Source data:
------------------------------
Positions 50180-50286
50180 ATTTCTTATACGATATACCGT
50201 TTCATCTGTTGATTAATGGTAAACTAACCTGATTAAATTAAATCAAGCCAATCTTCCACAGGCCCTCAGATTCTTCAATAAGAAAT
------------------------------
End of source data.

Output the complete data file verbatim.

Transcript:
Positions 50180-50286
50180 ATTTCTTATACGATATACCGT
50201 TTCATCTGTTGATTAATGGTAAACTAACCTGATTAAATTAAATCAAGCCAATCTTCCACAGGCCCTCAGATTCTTCAATAAGAAAT